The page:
• This happens a lot in The Wind in the Willows; Rat, Mole and Badger are usually portrayed as Partially Civilized Animals, but Toad, who lives in a grand house, drives motorcars and gets arrested, is a Funny Animal. (Notably, while the other characters stay in the Mouse World of the Riverbank and Wild Wood, Toad is the only character who goes out into the Wide World and interacts with humans.) This means other characters have to shift up on the Sliding Scale of Anthropomorphism a notch just to interact with him.
  • Lucoryphus of the Bleeding Eyes in the Night Lords series of Warhammer 40,000 novels, constantly behaves like an animal, particularly a bird, he walks on all fours surprisingly well, but can be persuaded to stand on his feet, though the notion bothers him. He often chides his men for speaking too much in raptor clicks and hisses, though he does it himself sometimes.

Live-Action TV
  • The titular sifaka lemur of the PBS children's show Zoboomafoo is always anthropomorphized at the very beginning of each episode by being fed a different snack. However, at the end of each episode, Zoboo actually loses his anthropomorphism due to the effects of said snack wearing off.

Newspaper Comics
  • Snoopy, from Peanuts, goes back and forth between all fours and walking upright, sometimes within a strip, not necessarily depending on his role, but more on his mood.
  • Garfield goes back and forth, but has noticeably become bipedal. The other cats can switch between the two stances as well.
  • Calvin and Hobbes has a variation on this. The question of whether Hobbes is really alive, or just a product of Calvin's imagination, was deliberately avoided. Even when depicted as a "live" tiger, Hobbes' appearance zigzags— sometimes he'll walk on two legs as a very cartoonish Funny Animal, with long arms and stubby legs. This stature is used mainly when he's doing something cerebral, like philosophizing or acting as Straight Man to Calvin's insanity, or else a task that requires manual dexterity, like throwing snowballs. At other times he'll go on all fours, usually for the purpose of pouncing on Calvin, and his body will take on realistic feline proportions.
  • The cows of The Far Side show us how it's done here.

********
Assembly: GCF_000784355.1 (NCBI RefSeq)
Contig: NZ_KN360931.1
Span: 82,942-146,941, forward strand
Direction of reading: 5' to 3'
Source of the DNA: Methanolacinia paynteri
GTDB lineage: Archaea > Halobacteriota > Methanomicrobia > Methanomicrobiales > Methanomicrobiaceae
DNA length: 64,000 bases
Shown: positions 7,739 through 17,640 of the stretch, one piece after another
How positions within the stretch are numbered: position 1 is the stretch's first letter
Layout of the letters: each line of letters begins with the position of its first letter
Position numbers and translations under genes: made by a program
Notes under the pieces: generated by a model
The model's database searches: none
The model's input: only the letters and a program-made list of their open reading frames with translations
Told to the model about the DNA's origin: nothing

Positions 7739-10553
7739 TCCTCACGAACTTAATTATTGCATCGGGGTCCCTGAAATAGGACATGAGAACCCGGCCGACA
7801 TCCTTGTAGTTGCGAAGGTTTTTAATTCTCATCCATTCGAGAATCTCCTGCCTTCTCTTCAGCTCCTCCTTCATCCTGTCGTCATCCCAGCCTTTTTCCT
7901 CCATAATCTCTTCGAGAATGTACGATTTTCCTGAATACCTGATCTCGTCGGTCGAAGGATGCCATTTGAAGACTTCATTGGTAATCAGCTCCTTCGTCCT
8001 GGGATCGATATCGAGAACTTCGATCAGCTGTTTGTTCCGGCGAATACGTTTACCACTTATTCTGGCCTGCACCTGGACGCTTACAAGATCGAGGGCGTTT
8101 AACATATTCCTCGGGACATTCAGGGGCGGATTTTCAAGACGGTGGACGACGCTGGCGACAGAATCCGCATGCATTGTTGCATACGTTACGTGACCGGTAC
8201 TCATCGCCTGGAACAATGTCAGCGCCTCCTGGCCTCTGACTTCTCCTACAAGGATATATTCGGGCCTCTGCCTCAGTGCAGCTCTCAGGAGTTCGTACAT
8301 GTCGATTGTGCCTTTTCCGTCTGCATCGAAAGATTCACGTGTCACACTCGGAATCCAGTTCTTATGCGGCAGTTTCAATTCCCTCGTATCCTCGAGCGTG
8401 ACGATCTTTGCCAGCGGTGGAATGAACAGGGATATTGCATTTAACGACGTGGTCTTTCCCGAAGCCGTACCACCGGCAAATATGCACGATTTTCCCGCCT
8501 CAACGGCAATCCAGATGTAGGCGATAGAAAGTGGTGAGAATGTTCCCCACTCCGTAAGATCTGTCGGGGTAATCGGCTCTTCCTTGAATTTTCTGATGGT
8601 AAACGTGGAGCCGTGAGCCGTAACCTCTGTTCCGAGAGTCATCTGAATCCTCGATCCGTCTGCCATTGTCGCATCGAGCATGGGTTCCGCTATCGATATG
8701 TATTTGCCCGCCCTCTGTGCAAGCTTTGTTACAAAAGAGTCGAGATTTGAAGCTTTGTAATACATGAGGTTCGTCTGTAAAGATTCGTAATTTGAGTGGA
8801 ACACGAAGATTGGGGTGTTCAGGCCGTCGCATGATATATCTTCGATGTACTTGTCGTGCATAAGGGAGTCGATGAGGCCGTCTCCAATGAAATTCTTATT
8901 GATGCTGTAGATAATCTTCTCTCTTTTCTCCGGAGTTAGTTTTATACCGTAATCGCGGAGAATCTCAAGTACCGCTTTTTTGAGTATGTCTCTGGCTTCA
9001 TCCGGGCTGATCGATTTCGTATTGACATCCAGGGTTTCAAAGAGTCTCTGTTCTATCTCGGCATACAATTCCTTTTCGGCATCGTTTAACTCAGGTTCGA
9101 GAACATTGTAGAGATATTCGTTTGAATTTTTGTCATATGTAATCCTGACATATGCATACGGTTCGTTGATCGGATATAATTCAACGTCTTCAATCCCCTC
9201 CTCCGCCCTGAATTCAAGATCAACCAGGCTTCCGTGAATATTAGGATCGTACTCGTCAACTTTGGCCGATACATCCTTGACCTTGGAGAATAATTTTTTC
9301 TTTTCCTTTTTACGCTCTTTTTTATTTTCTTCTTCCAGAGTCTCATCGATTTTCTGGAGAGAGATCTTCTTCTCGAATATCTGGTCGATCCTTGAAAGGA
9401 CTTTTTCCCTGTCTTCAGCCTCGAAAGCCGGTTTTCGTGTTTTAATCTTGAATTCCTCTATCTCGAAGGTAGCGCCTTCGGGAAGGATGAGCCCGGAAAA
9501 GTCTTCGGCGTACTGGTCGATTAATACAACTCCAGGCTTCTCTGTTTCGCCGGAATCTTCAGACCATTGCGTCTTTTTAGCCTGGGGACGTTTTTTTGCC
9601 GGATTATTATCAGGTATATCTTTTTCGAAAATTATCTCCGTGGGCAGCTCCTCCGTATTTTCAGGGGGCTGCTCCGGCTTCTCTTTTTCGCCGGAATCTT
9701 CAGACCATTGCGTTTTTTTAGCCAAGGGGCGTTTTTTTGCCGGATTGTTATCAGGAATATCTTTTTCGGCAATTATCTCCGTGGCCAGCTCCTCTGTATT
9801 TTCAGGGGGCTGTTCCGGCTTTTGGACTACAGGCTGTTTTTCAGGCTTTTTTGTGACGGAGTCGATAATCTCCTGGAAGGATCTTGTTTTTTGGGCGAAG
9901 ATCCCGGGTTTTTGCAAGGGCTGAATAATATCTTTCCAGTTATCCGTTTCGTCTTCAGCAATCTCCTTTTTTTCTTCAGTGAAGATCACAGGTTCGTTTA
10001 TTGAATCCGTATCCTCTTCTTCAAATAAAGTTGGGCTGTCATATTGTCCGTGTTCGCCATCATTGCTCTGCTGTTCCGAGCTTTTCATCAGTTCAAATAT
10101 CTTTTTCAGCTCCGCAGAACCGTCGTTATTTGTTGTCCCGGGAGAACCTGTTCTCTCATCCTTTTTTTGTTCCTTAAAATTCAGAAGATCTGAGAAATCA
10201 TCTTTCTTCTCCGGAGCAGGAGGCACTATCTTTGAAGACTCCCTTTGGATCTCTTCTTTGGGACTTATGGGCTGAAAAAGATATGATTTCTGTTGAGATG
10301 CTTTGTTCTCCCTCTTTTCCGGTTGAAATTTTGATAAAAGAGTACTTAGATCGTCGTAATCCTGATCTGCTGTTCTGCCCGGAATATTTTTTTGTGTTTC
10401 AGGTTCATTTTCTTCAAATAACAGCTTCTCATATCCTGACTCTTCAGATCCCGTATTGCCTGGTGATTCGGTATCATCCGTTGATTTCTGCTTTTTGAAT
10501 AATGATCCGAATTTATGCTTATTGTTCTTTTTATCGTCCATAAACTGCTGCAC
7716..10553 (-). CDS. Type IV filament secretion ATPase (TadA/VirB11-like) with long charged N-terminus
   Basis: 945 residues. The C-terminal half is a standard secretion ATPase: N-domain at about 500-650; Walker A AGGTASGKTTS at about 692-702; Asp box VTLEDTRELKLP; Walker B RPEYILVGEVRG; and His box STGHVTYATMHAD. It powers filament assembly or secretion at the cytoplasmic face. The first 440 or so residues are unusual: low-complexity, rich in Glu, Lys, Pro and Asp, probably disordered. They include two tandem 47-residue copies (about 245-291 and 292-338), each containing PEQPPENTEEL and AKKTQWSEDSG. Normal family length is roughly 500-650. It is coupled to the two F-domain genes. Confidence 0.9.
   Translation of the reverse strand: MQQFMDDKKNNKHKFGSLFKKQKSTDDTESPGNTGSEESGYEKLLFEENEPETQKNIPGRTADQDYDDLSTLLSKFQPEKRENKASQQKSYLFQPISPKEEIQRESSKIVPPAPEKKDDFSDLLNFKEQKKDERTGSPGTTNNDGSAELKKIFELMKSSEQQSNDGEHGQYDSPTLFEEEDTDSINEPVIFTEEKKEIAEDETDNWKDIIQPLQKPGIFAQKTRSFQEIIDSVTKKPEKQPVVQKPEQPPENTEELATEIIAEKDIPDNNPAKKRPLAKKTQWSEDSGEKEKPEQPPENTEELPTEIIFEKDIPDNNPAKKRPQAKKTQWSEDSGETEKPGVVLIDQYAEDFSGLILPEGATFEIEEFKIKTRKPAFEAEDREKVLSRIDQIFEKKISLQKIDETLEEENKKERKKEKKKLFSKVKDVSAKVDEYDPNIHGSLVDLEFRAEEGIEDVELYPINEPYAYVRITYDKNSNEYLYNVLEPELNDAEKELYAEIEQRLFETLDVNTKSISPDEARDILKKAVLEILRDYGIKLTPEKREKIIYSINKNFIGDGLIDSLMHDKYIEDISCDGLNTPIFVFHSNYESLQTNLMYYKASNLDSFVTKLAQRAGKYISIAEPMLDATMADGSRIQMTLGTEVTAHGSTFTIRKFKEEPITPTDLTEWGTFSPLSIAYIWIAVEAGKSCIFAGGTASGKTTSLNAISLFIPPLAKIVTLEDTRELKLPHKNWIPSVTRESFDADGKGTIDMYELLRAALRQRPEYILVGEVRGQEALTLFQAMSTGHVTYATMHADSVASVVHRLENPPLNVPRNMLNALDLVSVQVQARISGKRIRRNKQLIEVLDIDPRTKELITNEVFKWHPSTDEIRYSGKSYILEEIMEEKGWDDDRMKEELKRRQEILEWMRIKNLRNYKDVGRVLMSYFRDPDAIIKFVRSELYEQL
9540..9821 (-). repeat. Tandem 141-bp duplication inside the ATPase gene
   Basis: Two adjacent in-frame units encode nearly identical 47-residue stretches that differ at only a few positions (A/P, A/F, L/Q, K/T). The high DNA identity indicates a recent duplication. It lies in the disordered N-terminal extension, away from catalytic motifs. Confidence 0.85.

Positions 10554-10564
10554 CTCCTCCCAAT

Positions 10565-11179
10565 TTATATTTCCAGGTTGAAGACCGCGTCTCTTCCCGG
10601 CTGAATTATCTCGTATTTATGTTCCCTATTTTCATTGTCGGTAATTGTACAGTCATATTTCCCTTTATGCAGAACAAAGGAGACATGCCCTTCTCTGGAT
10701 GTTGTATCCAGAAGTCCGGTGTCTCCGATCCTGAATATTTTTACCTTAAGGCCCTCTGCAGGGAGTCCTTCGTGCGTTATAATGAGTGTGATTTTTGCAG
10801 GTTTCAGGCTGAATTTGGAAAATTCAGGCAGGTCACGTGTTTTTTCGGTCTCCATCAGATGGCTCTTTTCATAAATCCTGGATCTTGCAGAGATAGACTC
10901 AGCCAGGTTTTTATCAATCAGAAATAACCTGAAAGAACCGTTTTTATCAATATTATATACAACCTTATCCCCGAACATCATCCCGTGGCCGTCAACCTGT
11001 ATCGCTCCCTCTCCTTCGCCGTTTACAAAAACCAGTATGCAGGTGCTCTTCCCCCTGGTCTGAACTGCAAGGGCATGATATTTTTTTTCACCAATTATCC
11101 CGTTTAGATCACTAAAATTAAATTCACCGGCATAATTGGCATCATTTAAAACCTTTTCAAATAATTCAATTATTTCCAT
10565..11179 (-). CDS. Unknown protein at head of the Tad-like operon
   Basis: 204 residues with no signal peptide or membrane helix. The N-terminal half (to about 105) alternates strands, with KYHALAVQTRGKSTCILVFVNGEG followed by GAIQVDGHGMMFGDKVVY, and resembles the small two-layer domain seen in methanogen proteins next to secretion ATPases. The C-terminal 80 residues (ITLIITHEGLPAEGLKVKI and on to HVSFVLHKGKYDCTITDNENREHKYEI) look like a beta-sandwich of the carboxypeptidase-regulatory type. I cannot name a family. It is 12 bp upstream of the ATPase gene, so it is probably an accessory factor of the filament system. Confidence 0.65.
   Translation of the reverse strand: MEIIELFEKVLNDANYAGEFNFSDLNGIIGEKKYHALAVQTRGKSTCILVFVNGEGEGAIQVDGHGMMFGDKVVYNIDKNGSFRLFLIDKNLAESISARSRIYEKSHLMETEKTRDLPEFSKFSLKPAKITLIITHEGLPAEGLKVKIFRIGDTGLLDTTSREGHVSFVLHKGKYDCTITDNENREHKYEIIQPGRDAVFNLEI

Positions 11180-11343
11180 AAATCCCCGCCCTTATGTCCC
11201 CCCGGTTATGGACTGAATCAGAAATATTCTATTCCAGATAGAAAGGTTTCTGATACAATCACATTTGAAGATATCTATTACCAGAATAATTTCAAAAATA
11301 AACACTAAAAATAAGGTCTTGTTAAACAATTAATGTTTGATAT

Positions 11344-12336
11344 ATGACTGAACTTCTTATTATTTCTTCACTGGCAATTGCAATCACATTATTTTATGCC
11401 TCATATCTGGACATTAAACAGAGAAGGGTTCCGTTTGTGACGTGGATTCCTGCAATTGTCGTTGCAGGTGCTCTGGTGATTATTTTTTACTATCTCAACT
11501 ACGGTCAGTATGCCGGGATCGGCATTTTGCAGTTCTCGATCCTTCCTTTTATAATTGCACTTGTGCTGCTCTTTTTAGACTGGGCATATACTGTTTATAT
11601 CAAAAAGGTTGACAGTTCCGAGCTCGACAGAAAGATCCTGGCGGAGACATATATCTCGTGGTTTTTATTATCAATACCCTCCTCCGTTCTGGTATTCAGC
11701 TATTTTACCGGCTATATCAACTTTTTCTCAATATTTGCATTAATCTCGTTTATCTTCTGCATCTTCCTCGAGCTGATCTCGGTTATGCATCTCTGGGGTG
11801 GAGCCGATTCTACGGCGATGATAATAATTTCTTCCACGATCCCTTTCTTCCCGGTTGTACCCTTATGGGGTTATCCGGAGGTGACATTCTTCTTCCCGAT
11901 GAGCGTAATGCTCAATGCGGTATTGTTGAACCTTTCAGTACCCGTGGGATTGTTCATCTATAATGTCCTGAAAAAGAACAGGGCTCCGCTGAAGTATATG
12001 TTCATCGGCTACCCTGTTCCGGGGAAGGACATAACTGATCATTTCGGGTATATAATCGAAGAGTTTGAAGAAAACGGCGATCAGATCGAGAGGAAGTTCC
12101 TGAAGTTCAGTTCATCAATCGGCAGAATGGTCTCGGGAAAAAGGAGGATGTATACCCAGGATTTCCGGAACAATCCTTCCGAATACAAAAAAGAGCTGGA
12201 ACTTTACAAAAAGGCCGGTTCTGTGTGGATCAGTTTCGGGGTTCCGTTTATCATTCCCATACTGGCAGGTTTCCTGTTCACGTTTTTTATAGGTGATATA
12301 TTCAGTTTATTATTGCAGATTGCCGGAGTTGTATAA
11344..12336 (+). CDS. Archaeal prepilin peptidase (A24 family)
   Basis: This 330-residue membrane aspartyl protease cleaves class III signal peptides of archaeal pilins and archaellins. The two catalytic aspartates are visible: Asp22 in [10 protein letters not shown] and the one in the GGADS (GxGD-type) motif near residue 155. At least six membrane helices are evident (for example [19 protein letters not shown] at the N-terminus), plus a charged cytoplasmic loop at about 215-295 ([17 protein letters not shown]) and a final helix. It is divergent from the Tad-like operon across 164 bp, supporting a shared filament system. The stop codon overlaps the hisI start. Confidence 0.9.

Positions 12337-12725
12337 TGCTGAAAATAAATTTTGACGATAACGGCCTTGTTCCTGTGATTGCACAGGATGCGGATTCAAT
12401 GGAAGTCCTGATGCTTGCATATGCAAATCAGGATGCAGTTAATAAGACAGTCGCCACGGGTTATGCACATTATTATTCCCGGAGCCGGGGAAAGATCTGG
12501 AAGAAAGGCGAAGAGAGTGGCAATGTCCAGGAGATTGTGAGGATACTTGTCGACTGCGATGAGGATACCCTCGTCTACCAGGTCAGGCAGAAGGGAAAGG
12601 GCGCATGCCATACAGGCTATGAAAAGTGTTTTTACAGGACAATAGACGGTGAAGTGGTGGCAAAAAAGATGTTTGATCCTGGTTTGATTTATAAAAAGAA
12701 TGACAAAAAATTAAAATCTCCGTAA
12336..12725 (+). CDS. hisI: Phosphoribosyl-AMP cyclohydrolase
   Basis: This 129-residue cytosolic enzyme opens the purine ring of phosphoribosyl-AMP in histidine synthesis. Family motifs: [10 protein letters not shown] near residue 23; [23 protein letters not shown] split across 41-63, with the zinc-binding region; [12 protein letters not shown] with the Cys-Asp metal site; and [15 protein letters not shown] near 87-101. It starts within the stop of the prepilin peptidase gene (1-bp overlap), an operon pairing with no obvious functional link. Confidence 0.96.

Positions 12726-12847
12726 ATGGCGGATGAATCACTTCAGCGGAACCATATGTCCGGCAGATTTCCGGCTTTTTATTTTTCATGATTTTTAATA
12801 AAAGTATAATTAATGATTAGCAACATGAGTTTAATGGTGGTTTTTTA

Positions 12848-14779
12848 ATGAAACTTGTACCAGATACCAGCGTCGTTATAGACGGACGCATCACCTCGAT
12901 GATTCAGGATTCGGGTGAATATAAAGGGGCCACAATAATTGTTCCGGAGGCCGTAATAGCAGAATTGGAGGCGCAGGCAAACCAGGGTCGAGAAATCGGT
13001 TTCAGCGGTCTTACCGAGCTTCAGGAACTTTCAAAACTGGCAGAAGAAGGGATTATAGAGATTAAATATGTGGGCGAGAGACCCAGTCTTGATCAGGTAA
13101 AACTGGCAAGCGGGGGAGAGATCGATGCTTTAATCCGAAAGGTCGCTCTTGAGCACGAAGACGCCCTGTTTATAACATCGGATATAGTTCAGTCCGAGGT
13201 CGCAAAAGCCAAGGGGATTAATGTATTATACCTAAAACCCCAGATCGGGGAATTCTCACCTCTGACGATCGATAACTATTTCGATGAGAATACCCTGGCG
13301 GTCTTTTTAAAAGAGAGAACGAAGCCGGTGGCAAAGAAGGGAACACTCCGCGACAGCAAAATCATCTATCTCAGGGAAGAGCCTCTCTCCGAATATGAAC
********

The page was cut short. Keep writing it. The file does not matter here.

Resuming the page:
• Mother 3: Boney has to impersonate a kid to get into Club Titiboo, so Lucas dresses him up with a shirt and cap and he walks on hind legs for the remainder of the chapter (but quickly switching back to all-fours when they're in the wilderness again).
  • In the Super Mario Bros. series of games, Koopas were originally depicted as quadrupedal turtles. As the series continued, they've been redesigned to walk on only two legs, and by the time of Paper Mario, they were completely anthropomorphized. However, in Super Mario Galaxy and Super Mario Galaxy 2, they've reverted back into being quadrupeds.
    • Before that, there were quadrupedal electrical enemy Koopas in Super Mario Sunshine.
    • However, Bowser and his son, Bowser Jr., both being Koopas, are completely immune to this even in these two games.
    • Also, Hammer Bros. and their ilk have always been bipedal, even in the original.
  • Behemoth-type enemies in Final Fantasy XIII walk on all-fours (and look a lot like the classic design of the Behemoth, as it had appeared in previous Final Fantasy titles), until they're put into Stagger mode, in which case they'll morph into a more powerful bipedal form (recovering all damage taken in the process), and wield a strange circular saw-like weapon.

Web Comics
  • Justified in Freefall with Florence, who can run on all fours, but usually doesn't because it gets her hands dirty.
  • Mind you, this trope has nothing to do with the webcomic known as Sabrina Online, which is a furry webcomic with a main character named Zig Zag, 3/4ths skunk.
  • VG Cats: #343 ("I Am Gross") shows that Leo and Aeris have both a toilet and a litter box. Although Leo doesn't poop in the box anymore. ( Because it's full.)

Western Animation